Army chief offers resignation over soldier's death

By 정주원
  • Published : Aug 5, 2014 - 18:08
  • Updated : Aug 5, 2014 - 21:13

South Korea's Army chief offered to resign Tuesday over the death of a conscript who allegedly suffered physical, sexual and mental abuse by his comrades, the defense ministry said Tuesday.

   The 23-year-old Army private first class died in April after allegedly being hit in the chest by his senior colleagues at their barracks in Yeoncheon, just south of the inter-Korean border.

   An initial investigation found that the deceased recruit had suffered severe physical abuse as well as sexual harassment for about a month after joining the 28th Infantry Division in March.

Bruises from numerous beatings were found all over his body.

   In addition, allegations have been raised that the military tried to cover up the incident.

   "I feel very sorry for causing great concern to the people due to a series of recent incidents in the Army, including the soldier's death," Army Chief of Staff Gen. Kwon Oh-sung was quoted as saying by defense ministry spokesman Kim Min-seok.

   "I feel heavy responsibility for the situation, and offer to resign for the nation and the military. I hope all Army personnel understand my commitment to the necessity of addressing the military's chronic problems and to putting (a new code of conduct) into practice," Kwon said.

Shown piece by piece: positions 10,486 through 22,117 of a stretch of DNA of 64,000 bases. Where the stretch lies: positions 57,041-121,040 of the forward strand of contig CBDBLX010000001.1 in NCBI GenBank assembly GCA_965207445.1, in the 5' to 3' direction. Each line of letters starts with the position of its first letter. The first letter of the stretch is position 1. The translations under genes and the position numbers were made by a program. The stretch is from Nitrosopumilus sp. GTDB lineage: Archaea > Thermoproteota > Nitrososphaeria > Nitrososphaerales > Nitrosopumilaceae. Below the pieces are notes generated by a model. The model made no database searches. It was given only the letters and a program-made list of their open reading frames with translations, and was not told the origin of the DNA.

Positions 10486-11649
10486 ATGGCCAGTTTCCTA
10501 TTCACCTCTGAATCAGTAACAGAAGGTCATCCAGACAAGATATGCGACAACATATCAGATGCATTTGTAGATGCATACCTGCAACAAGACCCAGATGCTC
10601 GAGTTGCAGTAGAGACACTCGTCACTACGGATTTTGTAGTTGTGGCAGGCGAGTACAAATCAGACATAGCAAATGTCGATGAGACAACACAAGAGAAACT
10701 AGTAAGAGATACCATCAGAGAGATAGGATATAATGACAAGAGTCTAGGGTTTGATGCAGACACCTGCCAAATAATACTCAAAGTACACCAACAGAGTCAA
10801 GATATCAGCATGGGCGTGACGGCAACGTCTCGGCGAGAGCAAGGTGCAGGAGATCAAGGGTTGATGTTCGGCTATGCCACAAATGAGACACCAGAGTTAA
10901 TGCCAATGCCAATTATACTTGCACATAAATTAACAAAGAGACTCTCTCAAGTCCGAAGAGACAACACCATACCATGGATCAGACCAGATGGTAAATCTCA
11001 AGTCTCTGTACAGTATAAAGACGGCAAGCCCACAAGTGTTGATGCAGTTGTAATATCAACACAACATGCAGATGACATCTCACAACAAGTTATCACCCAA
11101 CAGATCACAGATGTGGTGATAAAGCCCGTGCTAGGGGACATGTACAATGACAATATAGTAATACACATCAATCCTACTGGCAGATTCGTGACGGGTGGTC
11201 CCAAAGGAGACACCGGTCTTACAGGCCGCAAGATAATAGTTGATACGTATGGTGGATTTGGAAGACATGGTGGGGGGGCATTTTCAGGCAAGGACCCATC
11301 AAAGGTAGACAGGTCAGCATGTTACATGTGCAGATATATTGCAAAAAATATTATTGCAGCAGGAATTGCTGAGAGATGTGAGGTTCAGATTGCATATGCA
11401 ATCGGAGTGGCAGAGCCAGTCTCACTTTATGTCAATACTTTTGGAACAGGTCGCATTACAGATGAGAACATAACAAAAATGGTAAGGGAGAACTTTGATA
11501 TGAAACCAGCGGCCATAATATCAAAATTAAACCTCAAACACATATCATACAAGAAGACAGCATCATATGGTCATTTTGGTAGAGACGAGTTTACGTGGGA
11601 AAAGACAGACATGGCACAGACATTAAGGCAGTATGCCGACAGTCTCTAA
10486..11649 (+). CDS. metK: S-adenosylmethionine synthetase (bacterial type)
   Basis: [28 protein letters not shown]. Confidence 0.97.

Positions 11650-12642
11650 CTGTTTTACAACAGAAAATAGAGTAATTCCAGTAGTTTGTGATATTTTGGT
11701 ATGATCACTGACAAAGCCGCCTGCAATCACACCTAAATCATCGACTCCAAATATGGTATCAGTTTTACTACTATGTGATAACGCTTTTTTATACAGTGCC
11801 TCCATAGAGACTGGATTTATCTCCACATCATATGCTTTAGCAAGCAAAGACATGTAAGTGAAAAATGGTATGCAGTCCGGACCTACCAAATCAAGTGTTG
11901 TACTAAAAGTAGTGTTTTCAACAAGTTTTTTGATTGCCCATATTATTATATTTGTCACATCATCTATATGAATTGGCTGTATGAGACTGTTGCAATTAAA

He expressed his intention to step down to Defense Minister Han Min-koo, and the offer was conveyed to the presidential office, according to Kim. Kwon took office in September last year.

   It was not immediately known whether President Park Geun-hye accepted the offer, but she had severly chastised the military just hours earlier for allowing such a tragedy to occur in the first place. The chief executive stressed that all those involved must take responsibility, including those that stood by and allowed the abuse to go on.

   Yoon's death, which was brought to light belatedly in a media report, is the latest in a series of incidents that have laid bare the chronic problem of bullying in barracks and rigid military culture.

   In June, an Army sergeant who had been bullied by his comrades went on a shooting spree at a border outpost on the east coast, killing five soldiers and wounding seven others.

   All able-bodied South Korean men are subject to compulsory military service for about two years in a country facing North Korea across the heavily fortified border.

   Political watchers, meanwhile, said that the decision by the Army chief to step down comes in the context of the incident generating negative publicity that has the potential to distract attention from President Park's drive to boost the economy.

   "It is likely that quick and decisive action has been taken so the government can put the matter behind it and deflect the opposition's attacks," a political pundit said.

   Reflecting this, the main opposition New Politics Alliance for Democracy called Kwon's resignation a ploy to deflect blame from incumbent national security advisor Kim Kwan-jin, who was defense minister at the time of the recruit's death.

   "It is a pity that the presidential office is not taking responsibility for the incident," said party spokesman Park Beom-kye.

   The ruling Saenuri Party said the Army chief's resignation shows that the government is serious about dealing with the incident in a firm manner. (Yonhap)